So, you may notice Hibbs never showed last week. Not surprising, I guess, since he was working on a Tilting at Windmills that just got published over at Newsarama (and I should really remind him to pop in here and post links to this stuff like I just did--what's the point of a blog, after all, if you don't remember to contintually self-promote?), but, still, he might want to show up for his blog at least once in a while. Of course, yesterday at the store, he swore he was going to be on top of reviewing books this week and then added, "Although it's Tzipora's birthday on Saturday so we'll see. It depends on what she wants to do." Now, Tzipora is an incredibly great wife but I can't see her saying, "Well, Brian, for my birthday, what I'd really like to do is read your review of New Thunderbolts #4." Just. Can't. See it.
So, just in case:
100 BULLETS #57: I thought the two conversations jumping back and forth in time read surprisingly well--gave Azzarello more to do with his predilection for wordplay than just craft puns--but I've hopped off the 100 Bullets train, I've realized. I stopped caring I don't know how long ago, and so couldn't tell you if the emotional resolutions here were properly set up and paid off from previous issues: I haven't bothered to remember what happened in any previous issue enough to know. Seeing Eduardo Risso's art every month for only $2.50 is a thrill, but I'm either waiting for the trade from here on out or dropping out entirely. Maybe better than OK but I just couldn't tell ya.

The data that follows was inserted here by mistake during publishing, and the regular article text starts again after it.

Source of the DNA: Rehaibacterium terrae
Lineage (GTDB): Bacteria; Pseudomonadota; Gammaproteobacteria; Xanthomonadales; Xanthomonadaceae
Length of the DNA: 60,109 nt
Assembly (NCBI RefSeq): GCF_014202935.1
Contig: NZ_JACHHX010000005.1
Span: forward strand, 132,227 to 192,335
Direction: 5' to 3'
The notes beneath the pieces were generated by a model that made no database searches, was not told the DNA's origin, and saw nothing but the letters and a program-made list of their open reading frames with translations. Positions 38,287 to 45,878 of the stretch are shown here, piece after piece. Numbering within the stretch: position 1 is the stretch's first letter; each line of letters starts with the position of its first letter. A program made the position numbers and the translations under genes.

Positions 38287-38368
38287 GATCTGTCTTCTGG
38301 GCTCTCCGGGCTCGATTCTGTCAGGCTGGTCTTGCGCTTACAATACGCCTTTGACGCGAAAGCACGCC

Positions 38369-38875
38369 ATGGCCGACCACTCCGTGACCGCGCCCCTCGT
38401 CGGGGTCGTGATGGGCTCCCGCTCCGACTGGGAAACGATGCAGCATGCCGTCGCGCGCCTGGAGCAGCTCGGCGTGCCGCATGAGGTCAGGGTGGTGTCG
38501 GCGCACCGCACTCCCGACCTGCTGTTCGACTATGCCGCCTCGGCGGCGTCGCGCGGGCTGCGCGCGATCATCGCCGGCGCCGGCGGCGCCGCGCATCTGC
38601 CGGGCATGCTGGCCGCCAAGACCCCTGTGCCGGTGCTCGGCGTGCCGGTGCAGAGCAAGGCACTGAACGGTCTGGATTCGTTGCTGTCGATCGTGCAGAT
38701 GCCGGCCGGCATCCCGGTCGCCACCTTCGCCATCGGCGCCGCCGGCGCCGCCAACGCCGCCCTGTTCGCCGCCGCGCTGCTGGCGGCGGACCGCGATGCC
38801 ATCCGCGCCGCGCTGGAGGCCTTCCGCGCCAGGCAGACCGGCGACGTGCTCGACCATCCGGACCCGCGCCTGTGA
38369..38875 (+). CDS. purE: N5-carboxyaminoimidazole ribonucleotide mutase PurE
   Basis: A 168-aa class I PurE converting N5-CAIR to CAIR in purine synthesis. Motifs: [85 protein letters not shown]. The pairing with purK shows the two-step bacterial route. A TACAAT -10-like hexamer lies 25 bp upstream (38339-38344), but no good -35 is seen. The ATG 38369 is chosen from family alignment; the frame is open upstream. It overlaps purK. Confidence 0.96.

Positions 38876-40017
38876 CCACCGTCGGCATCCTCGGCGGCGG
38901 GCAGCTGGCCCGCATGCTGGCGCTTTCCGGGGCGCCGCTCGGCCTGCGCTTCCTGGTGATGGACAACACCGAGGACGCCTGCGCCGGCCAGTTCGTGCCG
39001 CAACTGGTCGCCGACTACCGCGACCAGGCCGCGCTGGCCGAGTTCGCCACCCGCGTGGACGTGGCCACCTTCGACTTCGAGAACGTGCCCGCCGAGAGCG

ACTION COMICS #823: Imagine if Jerry Bruckheimer got Neil LaBute to write the next Superman movie and then got Michael Bay to direct it. That was this issue of Action, kinda--lots and lots of splodey with a few quick scenes centered specifically around sexual jealousy. Sadly, that sounds more interesting than it reads (cuz it reads, frankly, pretty damn crappy) but I wish Austen had the time or talent to flesh out his ideas: all we've got here currently is a pretty looking train wreck. Even though this is awful, I admit I eagerly pick up each issue of Action to see how awful it's gonna be and that counts for something.